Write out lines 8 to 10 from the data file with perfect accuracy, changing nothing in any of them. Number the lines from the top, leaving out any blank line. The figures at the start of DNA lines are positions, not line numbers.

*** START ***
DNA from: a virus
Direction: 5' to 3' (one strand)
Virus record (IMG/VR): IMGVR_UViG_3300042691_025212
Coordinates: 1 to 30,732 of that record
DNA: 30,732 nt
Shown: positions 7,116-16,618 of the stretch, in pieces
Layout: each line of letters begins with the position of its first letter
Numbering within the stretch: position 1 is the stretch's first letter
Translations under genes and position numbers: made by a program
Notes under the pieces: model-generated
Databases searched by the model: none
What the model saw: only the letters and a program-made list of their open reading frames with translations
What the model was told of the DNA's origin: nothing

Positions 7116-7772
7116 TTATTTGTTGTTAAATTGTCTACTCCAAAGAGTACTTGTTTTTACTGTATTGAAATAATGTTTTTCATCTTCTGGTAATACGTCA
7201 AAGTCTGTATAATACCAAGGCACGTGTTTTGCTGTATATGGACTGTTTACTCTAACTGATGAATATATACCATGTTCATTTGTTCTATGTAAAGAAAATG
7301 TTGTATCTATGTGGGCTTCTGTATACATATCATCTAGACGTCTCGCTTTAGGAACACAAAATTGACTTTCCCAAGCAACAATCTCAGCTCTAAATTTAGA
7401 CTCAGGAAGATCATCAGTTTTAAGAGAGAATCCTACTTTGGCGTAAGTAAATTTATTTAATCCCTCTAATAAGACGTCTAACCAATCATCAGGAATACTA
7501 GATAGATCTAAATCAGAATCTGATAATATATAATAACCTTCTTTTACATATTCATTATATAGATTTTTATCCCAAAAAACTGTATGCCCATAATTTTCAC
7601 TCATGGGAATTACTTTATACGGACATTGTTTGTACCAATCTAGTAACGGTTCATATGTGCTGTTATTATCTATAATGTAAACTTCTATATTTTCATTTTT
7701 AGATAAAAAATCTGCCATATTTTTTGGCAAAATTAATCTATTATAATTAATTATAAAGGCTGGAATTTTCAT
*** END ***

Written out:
Numbering within the stretch: position 1 is the stretch's first letter
Translations under genes and position numbers: made by a program
Notes under the pieces: model-generated